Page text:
HIV/AIDS, growth and poverty in KwaZulu-Natal and South Africa: an integrated survey, demographic and economy-wide analysis uri icon

abstract

  • Background: This paper estimates the economic impact of HIV/AIDS on the KwaZulu-Natal province and the rest of South Africa.
  • Conclusion: We conclude that the increase in economic growth that results from addressing HIV/AIDS is sufficient to offset the population pressure placed on income poverty. Moreover, incentives to mitigate HIV/AIDS lie not only with poorer infected households, but also with uninfected higher income households.
  • Methods: We extended previous studies by employing: an integrated analytical framework that combined firm surveys of workers' HIV prevalence by sector and occupation; a demographic model that produced both population and workforce projections; and a regionalized economy-wide model linked to a survey-based micro-simulation module. This framework permits a full macro-microeconomic assessment.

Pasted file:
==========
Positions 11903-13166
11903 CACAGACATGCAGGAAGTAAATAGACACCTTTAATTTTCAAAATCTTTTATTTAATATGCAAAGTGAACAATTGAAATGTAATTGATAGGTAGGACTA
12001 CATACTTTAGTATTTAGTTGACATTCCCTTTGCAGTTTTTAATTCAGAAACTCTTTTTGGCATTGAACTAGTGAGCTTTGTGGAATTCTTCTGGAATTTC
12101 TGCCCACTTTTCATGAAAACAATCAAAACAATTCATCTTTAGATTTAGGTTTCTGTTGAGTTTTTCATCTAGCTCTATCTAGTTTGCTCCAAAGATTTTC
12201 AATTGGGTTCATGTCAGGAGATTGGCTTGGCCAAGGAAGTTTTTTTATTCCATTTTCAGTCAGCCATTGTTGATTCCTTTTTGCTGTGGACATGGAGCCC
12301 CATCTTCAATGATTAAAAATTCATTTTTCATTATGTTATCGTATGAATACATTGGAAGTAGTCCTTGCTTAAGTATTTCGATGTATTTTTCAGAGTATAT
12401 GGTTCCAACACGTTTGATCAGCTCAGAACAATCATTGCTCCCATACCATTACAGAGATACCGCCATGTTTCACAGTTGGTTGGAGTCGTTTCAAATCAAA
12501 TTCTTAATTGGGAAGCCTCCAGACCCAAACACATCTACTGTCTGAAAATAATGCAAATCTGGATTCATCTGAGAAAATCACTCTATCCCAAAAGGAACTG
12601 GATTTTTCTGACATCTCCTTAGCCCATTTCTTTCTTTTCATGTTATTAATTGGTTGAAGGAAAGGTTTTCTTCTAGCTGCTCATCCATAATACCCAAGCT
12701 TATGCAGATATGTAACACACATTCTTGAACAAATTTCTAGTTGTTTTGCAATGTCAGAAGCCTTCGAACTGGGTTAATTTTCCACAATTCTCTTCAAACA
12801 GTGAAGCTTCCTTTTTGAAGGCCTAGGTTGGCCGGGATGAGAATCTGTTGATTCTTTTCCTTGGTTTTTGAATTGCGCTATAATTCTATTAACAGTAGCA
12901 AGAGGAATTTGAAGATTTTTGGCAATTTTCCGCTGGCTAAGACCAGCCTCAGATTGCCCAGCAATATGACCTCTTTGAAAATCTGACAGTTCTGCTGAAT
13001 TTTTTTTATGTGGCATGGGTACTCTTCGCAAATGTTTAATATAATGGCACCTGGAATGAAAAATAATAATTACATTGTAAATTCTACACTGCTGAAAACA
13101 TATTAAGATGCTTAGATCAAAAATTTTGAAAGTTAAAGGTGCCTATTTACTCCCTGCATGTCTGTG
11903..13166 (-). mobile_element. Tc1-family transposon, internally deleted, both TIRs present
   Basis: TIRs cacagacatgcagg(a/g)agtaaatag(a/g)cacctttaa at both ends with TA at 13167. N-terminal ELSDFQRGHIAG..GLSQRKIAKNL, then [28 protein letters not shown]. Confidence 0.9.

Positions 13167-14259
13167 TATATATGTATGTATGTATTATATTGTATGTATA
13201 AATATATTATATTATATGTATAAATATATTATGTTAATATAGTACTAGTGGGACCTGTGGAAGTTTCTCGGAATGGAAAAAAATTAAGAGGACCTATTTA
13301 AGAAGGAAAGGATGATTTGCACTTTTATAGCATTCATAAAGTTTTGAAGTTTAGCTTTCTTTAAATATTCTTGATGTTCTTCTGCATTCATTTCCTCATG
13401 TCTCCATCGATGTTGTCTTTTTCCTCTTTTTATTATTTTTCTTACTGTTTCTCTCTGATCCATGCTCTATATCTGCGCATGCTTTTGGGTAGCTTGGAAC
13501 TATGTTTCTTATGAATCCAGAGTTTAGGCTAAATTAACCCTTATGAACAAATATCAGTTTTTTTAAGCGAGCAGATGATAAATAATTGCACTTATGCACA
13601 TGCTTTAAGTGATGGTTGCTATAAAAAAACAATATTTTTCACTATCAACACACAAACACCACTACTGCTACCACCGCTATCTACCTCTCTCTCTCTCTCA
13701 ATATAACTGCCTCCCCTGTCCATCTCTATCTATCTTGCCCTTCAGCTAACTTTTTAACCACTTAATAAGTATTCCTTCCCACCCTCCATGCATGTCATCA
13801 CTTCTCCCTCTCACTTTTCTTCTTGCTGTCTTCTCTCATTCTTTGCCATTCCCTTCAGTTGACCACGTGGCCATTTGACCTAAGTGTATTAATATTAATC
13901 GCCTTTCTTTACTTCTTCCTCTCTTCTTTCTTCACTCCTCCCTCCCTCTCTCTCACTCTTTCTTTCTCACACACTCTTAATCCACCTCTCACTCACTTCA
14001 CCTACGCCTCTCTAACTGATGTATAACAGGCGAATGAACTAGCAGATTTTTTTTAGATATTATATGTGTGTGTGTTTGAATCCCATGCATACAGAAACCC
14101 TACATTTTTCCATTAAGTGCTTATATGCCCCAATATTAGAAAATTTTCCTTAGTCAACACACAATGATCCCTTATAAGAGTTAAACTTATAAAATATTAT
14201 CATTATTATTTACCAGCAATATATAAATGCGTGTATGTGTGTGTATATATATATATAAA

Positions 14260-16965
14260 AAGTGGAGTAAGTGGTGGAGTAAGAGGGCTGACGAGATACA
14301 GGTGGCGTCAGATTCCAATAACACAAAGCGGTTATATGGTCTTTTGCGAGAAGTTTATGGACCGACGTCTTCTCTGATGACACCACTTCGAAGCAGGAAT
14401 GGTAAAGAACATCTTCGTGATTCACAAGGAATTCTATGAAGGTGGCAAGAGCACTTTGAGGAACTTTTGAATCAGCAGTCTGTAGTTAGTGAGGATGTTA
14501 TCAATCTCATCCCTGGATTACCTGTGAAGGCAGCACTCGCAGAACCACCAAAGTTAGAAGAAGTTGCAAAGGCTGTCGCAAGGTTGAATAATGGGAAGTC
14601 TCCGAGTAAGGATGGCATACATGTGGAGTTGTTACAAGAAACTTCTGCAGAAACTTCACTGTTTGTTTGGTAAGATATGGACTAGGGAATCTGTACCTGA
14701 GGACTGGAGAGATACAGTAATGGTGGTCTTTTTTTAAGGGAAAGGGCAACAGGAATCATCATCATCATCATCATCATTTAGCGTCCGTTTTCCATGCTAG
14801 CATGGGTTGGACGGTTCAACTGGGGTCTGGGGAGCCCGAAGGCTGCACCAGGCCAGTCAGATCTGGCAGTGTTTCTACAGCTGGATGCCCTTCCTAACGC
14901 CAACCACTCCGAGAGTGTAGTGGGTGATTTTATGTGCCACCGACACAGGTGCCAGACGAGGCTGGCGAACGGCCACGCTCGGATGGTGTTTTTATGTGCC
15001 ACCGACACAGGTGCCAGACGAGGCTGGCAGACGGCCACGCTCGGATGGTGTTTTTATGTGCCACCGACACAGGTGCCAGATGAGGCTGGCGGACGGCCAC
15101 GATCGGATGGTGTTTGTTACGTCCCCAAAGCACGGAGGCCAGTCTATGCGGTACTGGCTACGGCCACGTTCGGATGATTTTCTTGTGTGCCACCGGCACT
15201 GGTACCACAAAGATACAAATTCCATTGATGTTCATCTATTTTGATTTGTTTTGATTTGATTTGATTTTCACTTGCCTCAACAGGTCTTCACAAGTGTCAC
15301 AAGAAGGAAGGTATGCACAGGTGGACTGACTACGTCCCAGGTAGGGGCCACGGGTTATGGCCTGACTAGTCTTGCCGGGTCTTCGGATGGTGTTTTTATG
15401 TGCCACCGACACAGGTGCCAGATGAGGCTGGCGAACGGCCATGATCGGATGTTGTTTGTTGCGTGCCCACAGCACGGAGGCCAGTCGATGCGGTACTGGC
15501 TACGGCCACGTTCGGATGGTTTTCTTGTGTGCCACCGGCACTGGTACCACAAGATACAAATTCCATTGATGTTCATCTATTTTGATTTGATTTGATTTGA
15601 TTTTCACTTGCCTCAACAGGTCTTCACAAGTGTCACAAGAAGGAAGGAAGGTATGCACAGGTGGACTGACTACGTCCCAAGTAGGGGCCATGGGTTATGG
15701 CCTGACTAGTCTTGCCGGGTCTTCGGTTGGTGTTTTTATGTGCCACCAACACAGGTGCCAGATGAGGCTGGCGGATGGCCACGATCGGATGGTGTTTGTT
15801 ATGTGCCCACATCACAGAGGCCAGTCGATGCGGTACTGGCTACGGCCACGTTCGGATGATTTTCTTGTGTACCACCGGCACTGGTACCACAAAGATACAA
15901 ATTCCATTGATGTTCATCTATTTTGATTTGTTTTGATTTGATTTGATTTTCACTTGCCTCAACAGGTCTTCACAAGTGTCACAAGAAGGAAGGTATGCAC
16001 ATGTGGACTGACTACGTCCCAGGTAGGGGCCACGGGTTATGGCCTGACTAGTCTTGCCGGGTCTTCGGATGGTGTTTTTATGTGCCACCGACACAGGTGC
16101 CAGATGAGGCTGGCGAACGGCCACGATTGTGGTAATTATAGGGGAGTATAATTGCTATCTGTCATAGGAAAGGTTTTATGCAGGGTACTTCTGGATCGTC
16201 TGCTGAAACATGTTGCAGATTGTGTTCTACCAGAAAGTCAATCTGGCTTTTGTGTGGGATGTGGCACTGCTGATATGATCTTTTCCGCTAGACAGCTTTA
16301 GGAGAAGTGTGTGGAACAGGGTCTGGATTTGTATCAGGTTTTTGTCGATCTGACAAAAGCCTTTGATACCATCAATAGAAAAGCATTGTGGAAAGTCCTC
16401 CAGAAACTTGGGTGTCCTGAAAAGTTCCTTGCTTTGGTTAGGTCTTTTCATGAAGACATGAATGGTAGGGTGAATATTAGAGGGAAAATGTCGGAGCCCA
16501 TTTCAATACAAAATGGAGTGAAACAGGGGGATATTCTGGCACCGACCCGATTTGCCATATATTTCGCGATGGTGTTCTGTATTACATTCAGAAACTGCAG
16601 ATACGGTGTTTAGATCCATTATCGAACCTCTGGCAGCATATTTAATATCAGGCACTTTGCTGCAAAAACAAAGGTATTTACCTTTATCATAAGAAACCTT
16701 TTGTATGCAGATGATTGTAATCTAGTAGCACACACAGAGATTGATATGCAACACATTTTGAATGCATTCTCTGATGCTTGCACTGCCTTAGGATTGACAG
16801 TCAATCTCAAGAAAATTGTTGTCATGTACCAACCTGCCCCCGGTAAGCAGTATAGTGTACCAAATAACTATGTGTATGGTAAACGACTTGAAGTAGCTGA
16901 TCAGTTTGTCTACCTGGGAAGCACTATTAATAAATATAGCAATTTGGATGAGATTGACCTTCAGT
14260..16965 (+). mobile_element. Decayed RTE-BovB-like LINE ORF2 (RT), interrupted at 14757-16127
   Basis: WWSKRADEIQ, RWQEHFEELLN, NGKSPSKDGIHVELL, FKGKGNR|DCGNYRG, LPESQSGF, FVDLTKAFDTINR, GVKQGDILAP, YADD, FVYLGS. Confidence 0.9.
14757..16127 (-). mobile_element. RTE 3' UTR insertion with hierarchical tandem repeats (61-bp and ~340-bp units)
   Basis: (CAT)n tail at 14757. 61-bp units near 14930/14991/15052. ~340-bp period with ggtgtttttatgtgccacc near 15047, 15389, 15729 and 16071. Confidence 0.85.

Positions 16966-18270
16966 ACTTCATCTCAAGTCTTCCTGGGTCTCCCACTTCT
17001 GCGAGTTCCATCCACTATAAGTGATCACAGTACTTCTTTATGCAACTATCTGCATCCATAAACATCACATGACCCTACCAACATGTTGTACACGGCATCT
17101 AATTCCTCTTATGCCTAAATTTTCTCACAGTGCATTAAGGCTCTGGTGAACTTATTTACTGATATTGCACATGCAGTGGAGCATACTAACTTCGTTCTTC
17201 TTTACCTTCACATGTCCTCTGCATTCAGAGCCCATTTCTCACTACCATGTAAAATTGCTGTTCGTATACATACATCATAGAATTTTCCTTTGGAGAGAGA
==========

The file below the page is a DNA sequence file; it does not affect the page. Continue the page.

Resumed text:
• Our findings reveal the substantial burden that HIV/AIDS places on future economic development in KwaZulu-Natal and South Africa, and confirms the need for policies to curb the economic costs of the pandemic.
  • Results: Results indicate that HIV/AIDS greatly reduces annual economic growth, mainly by lowering the long-run rate of technical change. However, impacts on income poverty are small, and inequality is reduced by HIV/AIDS. This is because high unemployment among low-income households minimises the economic costs of increased mortality. By contrast, slower economic growth hurts higher income households despite lower HIV prevalence.

publication date

  • 2009
  • 2009